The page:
It’s been two decades since Sex and the City premiered on HBO. Two decades. Yeah, I can’t believe it either. A little pop culture perspective: In 1998 Google was founded, Armageddon was in movie theaters, TRL launched, Seinfeld signed off (more on that later), and the first portable MP3 player was released. Time flies y’all.
Although SATC ended in 2004 (14 years ago!) and spawned two movies (in 2008 and 2010), the show is still relevant today – especially in our current social/political climate that is highlighting females. It should also be noted how decorated the series is: it won seven of its 54 Emmy Award nominations, eight of its 24 Golden Globe Award nominations, and three of its 11 Screen Actors Guild Award nominations.
I don’t subscribe to HBO anymore but SATC lives on thanks to reruns on the E! channel. All these years later it’s still fun to tune in. While some of the aspects of the show, especially the early seasons, are a bit dated (i.e. Miranda’s PalmPilot, everyone’s answering machines, and Carrie using AOL) the clever writing, the actresses’ comedic timing, and the overall themes of the show remain extremely pertinent.
In fact, in a lot of ways, SATC represents “the good old days” of television when Donald Trump was just a rich guy with a tower in New York City and people snapped their flip phones shut to emphasize their point. Looking back it really is amazing how the subject matter of the four ladies’ conversations were breaking ceilings way before #metoo and #timesup were part of our everyday lexicon. So it makes sense that, in addition to coinciding with the show’s 20thanniversary, a book about its cultural significance is being released next month.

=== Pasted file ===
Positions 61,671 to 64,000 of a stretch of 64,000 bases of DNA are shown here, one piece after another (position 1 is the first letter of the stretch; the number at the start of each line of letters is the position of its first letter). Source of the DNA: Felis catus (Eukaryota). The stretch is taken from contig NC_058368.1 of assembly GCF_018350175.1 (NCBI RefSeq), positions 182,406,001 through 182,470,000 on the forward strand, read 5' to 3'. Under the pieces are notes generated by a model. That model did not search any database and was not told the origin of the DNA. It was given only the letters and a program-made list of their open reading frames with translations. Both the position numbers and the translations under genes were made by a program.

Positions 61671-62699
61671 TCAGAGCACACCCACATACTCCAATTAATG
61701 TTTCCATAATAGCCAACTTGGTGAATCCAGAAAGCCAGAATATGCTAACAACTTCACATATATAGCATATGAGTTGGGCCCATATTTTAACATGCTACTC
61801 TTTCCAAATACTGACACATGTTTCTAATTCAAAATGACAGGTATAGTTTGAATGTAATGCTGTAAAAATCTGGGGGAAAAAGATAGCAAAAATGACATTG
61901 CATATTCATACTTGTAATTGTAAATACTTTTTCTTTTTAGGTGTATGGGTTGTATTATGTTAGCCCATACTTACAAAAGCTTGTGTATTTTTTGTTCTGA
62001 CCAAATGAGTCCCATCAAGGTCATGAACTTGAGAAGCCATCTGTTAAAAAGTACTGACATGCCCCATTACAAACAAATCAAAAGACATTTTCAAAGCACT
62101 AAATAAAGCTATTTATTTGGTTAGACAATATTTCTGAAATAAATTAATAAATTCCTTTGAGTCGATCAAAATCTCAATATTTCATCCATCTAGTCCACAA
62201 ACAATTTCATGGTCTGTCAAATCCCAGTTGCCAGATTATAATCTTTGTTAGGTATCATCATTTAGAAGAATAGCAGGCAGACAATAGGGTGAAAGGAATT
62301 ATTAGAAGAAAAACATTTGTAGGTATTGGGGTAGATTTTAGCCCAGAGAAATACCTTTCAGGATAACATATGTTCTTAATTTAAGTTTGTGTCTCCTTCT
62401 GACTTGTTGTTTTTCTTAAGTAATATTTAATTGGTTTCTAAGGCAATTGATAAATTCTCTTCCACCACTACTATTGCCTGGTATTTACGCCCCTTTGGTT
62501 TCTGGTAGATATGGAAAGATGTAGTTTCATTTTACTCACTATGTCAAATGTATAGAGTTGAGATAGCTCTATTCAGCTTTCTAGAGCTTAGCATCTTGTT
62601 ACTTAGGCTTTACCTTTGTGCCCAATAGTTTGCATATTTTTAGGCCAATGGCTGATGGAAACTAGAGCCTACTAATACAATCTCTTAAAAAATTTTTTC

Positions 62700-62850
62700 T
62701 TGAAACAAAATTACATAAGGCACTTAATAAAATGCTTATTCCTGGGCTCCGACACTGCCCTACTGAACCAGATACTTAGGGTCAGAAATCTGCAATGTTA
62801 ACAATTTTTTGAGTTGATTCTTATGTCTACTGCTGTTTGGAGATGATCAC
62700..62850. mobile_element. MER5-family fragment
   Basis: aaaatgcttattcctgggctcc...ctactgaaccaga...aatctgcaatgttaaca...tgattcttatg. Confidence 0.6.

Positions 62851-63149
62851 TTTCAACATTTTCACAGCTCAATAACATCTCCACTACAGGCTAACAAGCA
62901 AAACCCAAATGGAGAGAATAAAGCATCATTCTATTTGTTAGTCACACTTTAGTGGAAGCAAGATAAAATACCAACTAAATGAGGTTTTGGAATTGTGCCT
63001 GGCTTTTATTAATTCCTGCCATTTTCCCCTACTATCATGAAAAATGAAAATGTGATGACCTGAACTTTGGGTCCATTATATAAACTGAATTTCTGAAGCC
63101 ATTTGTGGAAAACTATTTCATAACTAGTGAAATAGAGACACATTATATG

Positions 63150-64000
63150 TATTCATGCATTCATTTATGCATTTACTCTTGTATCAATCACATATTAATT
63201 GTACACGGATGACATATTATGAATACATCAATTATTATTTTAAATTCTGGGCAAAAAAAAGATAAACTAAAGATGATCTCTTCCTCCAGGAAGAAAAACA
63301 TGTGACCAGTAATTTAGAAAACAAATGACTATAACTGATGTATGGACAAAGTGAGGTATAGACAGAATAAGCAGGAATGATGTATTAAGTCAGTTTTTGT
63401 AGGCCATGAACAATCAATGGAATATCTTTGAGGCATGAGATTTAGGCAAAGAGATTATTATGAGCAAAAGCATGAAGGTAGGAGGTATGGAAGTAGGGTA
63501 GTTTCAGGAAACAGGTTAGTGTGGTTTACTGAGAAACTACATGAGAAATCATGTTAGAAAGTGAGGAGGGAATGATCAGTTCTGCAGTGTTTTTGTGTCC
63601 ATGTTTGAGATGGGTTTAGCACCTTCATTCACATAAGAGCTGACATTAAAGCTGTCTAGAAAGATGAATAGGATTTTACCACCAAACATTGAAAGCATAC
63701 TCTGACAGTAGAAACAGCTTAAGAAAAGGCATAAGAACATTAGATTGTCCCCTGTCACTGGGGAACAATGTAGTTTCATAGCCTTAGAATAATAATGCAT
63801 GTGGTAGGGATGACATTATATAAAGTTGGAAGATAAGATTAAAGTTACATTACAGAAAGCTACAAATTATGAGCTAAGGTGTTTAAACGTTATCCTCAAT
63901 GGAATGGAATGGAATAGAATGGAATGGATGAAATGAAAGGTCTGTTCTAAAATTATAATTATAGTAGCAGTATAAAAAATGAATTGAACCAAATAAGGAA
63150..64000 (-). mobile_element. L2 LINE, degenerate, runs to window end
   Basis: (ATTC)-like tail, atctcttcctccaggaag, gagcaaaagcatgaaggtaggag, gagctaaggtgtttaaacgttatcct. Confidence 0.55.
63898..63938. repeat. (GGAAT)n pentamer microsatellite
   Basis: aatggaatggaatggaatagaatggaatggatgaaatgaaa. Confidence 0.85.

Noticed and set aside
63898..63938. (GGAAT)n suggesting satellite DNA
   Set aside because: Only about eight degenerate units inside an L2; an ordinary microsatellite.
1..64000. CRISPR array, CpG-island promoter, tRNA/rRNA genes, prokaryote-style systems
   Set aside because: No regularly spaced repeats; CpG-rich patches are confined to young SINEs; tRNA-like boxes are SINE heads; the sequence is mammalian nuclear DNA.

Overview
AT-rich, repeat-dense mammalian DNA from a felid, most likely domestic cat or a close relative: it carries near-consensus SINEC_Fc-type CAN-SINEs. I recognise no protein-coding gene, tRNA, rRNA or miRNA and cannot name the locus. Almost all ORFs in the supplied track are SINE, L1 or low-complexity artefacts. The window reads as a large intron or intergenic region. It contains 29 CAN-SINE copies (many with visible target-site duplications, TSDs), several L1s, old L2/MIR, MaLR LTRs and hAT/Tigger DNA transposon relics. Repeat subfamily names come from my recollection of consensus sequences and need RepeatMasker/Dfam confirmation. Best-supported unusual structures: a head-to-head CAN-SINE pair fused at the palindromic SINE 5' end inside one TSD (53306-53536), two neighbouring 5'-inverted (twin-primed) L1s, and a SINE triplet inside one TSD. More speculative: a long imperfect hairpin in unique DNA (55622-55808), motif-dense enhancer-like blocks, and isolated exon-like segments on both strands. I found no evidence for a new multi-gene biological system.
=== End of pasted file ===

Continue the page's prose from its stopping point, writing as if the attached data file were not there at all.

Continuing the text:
Written by former Entertainment Weekly writer Jennifer Keishin Armstrong, Sex and the City and Us: How Four Single Women Changed the Way We Think, Live, and Love will hit the stands (and by that, I mean it will be available via Amazon) on June 4. Armstrong is no stranger to writing about pop culture – her bestselling book Seinfeldia: How a Show About Nothing Changed Everything explores the impact of the groundbreaking comedy that ended the same year SATC began. That in and of itself is interesting but what’s also interesting is that SATC, which was based on Candace Bushnell’s newspaper columns, is coming full circle and back to print.
Of course, it makes sense that my recent issue of Entertainment Weekly featured an excerpt from Armstrong’s SATC book – former publications should always support their own – and I’m happy to report that the excerpt has already provided new and captivating information. It talks about how creator Darren Star and executive producer Michael Patrick King found their leading ladies which I found fascinating – especially since all four of them had initial reservations about the show.
As someone who loves background stories about how all things pop culture come to fruition – bands, books, television shows, tours, movies – this book is right up my alley. So much in fact that I did something I’ve never done before – I pre-ordered the book. I have a feeling that once people hear about it there will be a waiting list and I’m too curious to wait.